Does that mean what they are reporting is wrong? Just because they have a bias doesn’t automatically mean everything they say is incorrect. This has been reported by multiple news sources now so I think it’s safe to assume there’s at least some merit to it. Let’s play the ball not the man.

Well, I'm not an expert on US electoral finance laws. But The Caller has form in playing the woman rather than the ball - https://www.marketwatch.com/story/ocasio-cortez-drags-the-daily-caller-for-misleading-fake-nude-headline-2019-01-10

Yuck, that's not cool. Detestable as they may be, a broken watch is still right twice a day and it still appears that there is a legitimate issue with her campaign finance. It will be interesting to see what comes of it.

What's interesting too is the coinciding of those for whom investigation of Trump is a conspiracy or witch hunt while investigation of AOC has no political motivation and she's likely guilty right out of the blocks.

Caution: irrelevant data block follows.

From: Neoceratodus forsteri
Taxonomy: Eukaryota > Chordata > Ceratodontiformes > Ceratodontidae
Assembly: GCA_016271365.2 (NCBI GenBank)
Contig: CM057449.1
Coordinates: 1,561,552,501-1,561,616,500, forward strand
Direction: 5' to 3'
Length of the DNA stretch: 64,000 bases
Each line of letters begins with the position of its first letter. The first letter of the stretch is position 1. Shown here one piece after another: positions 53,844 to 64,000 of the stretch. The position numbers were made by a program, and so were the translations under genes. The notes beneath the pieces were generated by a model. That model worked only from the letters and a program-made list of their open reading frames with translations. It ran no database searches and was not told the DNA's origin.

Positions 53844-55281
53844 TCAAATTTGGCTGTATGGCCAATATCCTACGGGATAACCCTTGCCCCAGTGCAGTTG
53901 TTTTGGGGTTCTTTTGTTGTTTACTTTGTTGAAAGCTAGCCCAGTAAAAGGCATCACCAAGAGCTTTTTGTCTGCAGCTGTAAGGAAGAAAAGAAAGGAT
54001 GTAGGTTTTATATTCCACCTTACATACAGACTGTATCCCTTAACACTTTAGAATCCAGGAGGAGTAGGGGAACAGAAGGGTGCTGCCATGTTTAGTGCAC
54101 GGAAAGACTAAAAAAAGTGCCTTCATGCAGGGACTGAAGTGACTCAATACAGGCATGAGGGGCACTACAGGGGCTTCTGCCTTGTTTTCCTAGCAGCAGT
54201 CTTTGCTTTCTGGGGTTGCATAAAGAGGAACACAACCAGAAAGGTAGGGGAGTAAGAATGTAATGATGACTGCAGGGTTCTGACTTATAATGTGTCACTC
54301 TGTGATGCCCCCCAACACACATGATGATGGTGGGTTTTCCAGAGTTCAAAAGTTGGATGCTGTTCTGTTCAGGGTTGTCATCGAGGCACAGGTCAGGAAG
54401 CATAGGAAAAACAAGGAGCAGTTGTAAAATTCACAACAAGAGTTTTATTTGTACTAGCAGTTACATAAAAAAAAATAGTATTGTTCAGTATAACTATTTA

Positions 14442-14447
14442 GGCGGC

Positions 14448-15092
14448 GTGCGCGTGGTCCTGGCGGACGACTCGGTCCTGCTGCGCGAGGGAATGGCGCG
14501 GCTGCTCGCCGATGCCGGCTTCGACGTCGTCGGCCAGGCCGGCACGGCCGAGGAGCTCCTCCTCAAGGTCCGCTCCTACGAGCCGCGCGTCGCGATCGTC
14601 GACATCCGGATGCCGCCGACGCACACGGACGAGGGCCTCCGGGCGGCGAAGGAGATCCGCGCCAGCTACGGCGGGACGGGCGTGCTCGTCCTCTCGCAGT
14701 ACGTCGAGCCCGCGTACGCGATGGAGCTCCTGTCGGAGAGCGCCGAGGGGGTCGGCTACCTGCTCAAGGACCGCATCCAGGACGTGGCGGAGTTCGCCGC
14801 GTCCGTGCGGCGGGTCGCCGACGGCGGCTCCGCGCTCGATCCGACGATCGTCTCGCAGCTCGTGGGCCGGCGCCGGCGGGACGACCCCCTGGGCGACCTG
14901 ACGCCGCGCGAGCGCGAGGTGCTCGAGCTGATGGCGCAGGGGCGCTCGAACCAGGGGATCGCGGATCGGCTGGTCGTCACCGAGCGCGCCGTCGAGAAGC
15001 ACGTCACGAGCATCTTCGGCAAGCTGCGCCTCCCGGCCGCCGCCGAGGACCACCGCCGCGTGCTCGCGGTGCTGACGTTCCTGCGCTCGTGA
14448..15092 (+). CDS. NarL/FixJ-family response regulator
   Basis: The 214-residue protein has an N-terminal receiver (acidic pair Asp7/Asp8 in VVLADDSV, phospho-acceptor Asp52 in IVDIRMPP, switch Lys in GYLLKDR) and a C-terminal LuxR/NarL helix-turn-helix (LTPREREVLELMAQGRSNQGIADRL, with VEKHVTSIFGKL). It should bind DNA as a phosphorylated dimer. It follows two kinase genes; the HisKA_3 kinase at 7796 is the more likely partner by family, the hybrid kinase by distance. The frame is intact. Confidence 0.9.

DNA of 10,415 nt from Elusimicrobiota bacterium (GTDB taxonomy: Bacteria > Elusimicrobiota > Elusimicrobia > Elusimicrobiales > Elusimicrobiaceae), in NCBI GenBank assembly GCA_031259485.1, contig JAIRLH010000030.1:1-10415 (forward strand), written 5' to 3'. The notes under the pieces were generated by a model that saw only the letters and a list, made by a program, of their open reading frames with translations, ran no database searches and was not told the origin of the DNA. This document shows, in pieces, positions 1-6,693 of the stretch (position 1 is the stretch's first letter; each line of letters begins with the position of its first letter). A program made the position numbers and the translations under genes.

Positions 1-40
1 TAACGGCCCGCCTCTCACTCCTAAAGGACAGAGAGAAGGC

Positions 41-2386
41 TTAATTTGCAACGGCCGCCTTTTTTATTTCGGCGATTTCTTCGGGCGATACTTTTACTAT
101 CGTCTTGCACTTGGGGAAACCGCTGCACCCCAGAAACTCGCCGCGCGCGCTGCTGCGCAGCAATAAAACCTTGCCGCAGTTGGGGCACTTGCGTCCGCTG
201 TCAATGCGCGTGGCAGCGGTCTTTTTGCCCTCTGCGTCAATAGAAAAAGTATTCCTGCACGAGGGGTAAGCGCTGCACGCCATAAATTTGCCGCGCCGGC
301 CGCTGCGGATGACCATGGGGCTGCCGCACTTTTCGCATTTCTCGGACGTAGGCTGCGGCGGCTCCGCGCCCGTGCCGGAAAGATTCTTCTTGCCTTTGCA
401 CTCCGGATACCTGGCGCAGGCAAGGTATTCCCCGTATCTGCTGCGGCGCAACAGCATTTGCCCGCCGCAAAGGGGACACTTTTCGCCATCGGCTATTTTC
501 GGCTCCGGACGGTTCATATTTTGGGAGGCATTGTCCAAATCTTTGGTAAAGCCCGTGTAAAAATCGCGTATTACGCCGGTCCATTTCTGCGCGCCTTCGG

They can chant “lock her up” as well now lol.

She represents the portion of that generation who look at issues very superficially. Anyone who looks slightly deeper realises she’s pretty radical and not in a positive way.

Exactly.
TBH she is just as dangerous as, if not more than, orange man.

She's about as radical and naive as they come. A dangerous, dangerous combination in politics when you manage to garner support.

Radical? Naive?

You're the one who thinks growth can go on forever, aren't you?

How about filling in the gaps in your education (it was economics, wasn't it? More gap than substance) before commenting?